Aaron West, another experienced 105 kg pro, tore his bicep during the competition on the first event – he completed the competition, which included an axle deadlift and a farmer’s carry, both of which he completed with said torn bicep, “It was literally the most insane thing to witness,” said Rady.
The professional strongwoman division itself is barely three years old, and featured three weight categories: 82 kg +, 82 kg, and 64 kg. Kristin Rhodes, arguably one of the most accomplished female strength athletes alive, won the heavyweights and set records while doing it; Brooke Sousa came in second and Cori Butler in third. Powerlifter-turned-strongwoman Ashley Crawford, who came in second at Strongest Woman in the World, won the 82 kg class with Sarah Cogswell and Kristal Renaudette in second and third, and experienced competitor and powerhouse Rachel Pyron won the 64 kg category, with Jessia Kite and Laura Anderson in second and third.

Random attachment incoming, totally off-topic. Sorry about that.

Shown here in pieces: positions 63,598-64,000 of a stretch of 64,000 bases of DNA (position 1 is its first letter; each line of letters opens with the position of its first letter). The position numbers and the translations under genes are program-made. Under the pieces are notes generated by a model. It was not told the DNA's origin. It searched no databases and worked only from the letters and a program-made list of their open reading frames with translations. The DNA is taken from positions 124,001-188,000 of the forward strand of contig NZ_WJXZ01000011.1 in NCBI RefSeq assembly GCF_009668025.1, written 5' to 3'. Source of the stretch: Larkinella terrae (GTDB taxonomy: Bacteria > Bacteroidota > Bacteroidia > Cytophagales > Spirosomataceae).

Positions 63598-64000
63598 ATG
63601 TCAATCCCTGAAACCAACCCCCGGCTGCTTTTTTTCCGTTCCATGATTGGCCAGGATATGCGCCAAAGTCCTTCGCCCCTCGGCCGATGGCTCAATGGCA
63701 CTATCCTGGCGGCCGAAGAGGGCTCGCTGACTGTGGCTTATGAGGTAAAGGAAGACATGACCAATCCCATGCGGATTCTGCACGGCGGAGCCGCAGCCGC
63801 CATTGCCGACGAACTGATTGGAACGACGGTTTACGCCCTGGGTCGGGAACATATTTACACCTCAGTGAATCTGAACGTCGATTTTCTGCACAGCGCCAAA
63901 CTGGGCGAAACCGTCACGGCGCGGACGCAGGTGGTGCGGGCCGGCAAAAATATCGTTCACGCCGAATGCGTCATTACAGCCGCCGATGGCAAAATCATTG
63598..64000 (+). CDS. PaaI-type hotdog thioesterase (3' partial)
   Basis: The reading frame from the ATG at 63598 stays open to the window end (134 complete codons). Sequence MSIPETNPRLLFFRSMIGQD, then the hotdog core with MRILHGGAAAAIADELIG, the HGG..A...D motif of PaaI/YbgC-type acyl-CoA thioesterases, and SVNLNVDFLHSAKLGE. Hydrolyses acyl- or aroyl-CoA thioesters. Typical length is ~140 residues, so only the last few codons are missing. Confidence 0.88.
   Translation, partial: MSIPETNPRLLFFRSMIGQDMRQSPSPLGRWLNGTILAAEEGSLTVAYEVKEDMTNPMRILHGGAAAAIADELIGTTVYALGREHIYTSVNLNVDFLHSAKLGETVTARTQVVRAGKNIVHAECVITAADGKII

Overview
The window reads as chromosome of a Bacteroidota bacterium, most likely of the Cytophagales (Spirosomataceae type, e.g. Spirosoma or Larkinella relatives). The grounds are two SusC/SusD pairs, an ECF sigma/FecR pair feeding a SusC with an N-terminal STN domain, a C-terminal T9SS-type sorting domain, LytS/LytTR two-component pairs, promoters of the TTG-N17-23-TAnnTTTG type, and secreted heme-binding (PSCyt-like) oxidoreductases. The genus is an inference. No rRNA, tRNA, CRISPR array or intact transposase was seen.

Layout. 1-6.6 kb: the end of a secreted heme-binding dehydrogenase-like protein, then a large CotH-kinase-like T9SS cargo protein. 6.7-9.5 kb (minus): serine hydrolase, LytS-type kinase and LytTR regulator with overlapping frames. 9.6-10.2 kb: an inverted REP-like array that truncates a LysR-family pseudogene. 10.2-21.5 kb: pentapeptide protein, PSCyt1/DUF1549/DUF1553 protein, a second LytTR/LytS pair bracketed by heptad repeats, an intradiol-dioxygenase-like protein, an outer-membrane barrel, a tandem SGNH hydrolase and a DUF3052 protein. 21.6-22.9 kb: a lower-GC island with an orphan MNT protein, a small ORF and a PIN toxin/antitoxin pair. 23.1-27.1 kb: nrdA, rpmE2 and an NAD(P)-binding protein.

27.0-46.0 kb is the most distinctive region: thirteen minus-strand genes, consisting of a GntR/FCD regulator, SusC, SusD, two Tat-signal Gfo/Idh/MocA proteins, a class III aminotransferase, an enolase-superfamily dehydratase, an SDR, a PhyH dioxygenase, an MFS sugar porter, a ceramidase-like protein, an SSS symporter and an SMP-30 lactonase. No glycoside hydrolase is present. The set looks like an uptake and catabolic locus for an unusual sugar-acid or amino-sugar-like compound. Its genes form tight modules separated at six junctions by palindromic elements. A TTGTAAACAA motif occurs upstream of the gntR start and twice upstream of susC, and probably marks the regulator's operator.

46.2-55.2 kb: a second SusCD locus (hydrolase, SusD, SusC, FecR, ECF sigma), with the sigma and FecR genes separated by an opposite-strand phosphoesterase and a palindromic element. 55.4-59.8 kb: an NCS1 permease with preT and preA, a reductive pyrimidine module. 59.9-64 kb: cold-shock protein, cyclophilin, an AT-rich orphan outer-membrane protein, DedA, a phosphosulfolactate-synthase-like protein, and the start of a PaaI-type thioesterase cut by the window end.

America’s Strongest Man is the country’s biggest competition for the middleweight men, but it’s also a great opportunity for new heavyweight pros to test themselves. Trey Mitchell took first, Jacob Fincher in second, and Wesley Clayborn in third. Mitchell and Clayborn, as well as fourth place finisher Dylan Lockard, loaded a 227 kg/ 500 lb Stone of Steel, a never-before done feat.
ASM 2018 was the heaviest ASM competition ever. The weights moved included a 900 lb yoke for the 105 kg men and an 1,100 lb yoke for the 105+ class. All weight classes had the option of loading a lighter stone for higher reps and fewer points, or a heavier stone for more points. Third place finisher Nicolas Cambi loaded the heavier 190kg/420 lbs stone three times; only three other people in his division loaded it all and only for one rep.
“I don’t think people truly understand strongman at this level, this is the elite of the elite, and every single person at that show doing those weights has a screw loose in their head,” said Rady. Rady went pro this year, after winning his division at the amateur world championships run by Strongman Corporation at the Arnold Sports Festival in 2018. Rady finished in second only a point and a half behind Demarinis, and their 900 lbs yoke race was a sight to behold (Demarinis won that event. On a healed ruptured quad). Whether you agree with Rady or not, it’s certainly true that at a contest like ASM, you are going to see some things that defy all logic and crush old standards of normalcy for the the human body.
“I knew I could if I had too.”